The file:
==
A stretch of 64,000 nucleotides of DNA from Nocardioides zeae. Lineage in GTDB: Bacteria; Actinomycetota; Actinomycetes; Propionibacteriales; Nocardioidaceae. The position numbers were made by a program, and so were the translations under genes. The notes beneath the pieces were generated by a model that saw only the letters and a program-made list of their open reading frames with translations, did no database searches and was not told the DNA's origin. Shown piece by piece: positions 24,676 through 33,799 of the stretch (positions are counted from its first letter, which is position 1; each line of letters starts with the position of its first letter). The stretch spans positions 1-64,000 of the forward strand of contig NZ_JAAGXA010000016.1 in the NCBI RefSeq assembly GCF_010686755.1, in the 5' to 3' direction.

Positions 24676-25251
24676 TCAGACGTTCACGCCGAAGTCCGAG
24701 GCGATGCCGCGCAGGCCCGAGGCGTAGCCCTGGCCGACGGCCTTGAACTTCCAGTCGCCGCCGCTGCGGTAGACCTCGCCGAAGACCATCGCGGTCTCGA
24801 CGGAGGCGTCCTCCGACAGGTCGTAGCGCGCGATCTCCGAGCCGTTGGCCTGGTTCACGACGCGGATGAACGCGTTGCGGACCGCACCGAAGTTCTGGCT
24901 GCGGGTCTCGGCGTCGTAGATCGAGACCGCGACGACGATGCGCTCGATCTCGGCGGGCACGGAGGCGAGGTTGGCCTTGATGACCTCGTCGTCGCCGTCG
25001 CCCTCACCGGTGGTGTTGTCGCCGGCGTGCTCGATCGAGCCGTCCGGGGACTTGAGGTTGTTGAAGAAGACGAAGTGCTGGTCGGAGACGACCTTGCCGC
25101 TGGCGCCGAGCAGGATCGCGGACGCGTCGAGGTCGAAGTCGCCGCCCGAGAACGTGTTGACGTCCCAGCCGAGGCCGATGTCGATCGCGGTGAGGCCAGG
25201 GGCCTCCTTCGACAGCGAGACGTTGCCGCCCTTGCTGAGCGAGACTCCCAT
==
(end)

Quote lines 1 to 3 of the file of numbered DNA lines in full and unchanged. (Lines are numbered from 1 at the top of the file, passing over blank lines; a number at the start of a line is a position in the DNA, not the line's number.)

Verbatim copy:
A stretch of 64,000 nucleotides of DNA from Nocardioides zeae. Lineage in GTDB: Bacteria; Actinomycetota; Actinomycetes; Propionibacteriales; Nocardioidaceae. The position numbers were made by a program, and so were the translations under genes. The notes beneath the pieces were generated by a model that saw only the letters and a program-made list of their open reading frames with translations, did no database searches and was not told the DNA's origin. Shown piece by piece: positions 24,676 through 33,799 of the stretch (positions are counted from its first letter, which is position 1; each line of letters starts with the position of its first letter). The stretch spans positions 1-64,000 of the forward strand of contig NZ_JAAGXA010000016.1 in the NCBI RefSeq assembly GCF_010686755.1, in the 5' to 3' direction.

Positions 24676-25251
24676 TCAGACGTTCACGCCGAAGTCCGAG